Sure, a large group of small investors might team up to upgrade a specific neighborhood … changing the personality of the neighborhood and improving everyone’s chance of seeing their value-add stick long-term.

But only BIG money can rehab entire regions … or “zones.”

And when it does, it creates critical mass which can fundamentally change the economic drivers and opportunities of entire local economies …

… including jobs, and access to services and opportunities for those people who get left out of financial boom times.

After all, you can only benefit from asset inflation if you own assets.  Most lower-income folks don’t.  For them, inflation just means higher living expenses and a higher hill to climb to become an asset owner.

But Opportunity Zone incentives entice rich people to move their profits from inflated financial assets into depressed real estate.

But not as flippers.

The best Opportunity Zone perks go to those who stay in their markets for at least TEN years.  That’s enough time to light a permanent flame in a local economy.

And as jobs are created to do the actual work of rehabbing these regions …

(and remember, these are jobs which can’t be off-shored)

… the workers will have both the incomes and opportunities to purchase affordable properties themselves.

Now the worker can get into the asset owner class.  And until they do, they have paychecks to pay YOU rent.

Of course, as the workers’ labor is partnered with investors’ capital to improve the Opportunity Zone, the asset owning laborers also get to ride the equity wave they’ve helped create.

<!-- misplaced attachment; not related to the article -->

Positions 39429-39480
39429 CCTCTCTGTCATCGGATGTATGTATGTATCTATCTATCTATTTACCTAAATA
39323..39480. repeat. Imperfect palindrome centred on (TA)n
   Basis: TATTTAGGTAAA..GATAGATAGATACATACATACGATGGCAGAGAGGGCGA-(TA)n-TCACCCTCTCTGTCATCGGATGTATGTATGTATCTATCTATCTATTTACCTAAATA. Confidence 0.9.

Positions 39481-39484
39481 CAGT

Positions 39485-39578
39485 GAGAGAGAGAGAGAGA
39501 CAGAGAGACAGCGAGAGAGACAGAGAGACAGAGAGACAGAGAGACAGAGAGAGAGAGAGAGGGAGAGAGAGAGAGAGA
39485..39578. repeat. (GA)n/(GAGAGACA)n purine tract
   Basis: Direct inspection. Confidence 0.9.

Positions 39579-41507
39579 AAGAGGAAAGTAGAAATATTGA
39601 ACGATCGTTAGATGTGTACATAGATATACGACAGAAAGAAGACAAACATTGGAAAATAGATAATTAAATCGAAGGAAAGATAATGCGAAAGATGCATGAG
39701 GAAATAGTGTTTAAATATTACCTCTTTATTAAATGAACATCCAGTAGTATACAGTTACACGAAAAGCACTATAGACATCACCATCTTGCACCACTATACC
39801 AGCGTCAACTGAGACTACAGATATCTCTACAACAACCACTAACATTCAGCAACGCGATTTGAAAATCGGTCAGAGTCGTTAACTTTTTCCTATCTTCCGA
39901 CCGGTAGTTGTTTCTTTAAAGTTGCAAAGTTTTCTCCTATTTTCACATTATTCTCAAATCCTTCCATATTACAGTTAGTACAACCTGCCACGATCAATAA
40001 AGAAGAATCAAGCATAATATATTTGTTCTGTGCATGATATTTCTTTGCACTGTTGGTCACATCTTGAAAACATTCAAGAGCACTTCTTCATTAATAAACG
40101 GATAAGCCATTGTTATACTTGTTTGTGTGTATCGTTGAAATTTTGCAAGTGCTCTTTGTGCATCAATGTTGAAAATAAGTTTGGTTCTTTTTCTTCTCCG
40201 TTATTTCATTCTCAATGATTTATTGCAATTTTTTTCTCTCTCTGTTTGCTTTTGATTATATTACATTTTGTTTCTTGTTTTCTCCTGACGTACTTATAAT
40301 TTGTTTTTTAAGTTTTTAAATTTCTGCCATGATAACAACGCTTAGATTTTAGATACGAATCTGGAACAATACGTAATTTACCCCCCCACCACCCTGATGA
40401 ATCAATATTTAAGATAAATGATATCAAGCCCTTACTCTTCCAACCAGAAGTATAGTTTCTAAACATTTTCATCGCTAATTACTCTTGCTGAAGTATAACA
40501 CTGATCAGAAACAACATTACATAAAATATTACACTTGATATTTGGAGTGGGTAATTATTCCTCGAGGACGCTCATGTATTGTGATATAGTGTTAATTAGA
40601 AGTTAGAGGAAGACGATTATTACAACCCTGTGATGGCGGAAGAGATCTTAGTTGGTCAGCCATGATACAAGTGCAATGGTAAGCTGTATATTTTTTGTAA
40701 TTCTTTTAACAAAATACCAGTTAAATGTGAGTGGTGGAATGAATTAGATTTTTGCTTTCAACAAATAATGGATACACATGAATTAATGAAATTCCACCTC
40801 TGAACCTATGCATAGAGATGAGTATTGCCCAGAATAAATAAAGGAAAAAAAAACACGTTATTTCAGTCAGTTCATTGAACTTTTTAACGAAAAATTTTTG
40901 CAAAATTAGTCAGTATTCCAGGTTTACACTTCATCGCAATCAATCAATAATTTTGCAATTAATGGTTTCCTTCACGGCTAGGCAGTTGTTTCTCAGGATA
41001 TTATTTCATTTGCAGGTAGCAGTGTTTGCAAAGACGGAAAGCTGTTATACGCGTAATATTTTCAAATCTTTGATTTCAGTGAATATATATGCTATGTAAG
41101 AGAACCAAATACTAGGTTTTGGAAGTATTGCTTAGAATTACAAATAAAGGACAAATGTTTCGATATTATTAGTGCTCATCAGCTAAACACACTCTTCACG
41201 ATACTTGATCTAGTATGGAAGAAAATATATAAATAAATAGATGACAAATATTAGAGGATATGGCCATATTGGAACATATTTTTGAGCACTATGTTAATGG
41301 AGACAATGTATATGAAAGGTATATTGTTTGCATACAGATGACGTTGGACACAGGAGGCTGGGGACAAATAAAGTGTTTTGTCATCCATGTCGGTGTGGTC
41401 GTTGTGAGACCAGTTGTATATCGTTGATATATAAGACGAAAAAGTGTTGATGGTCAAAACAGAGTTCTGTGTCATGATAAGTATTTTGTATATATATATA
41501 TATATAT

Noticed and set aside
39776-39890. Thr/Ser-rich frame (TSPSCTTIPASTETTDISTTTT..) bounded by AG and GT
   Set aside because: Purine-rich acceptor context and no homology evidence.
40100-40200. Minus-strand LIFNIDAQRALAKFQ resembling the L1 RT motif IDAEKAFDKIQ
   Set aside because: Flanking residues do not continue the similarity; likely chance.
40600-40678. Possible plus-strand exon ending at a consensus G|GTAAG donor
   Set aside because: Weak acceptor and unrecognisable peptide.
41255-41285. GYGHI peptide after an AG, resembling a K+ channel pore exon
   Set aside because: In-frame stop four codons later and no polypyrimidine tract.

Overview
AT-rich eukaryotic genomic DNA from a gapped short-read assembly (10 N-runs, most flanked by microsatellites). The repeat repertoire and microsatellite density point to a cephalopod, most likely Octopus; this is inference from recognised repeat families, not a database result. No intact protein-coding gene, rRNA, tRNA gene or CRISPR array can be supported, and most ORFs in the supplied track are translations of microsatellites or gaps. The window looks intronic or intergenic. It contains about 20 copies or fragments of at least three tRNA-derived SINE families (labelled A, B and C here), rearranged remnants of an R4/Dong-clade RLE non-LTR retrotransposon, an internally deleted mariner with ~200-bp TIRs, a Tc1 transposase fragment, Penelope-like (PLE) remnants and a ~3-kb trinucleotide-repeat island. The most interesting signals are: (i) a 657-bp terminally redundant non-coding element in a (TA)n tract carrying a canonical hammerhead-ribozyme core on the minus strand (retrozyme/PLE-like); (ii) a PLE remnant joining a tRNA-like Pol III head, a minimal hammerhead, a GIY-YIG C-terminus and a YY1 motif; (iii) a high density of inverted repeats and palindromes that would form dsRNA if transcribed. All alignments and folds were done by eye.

And so do YOU … if you’re in the right position.

So we encourage you to read the Yardi Matrix white paper because there’s useful data and insights to help identify specific markets to explore.

Opportunity Zones may not yet be a proven model for creating access to prosperity for lower-income folks, but the potential is there.

And if YOU aren’t as high up the economic food chain as you’d like to be … consider syndication as a way to get rich helping the rich get richer.

When you syndicate, YOU marry your capital and labor to the capital of your wealthy investors … and then marry all that to the BIG money driving the growth in these Opportunity Zones.

It’s a win-win-win.

Until next time … good investing!


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Main Street needs Main Street investors …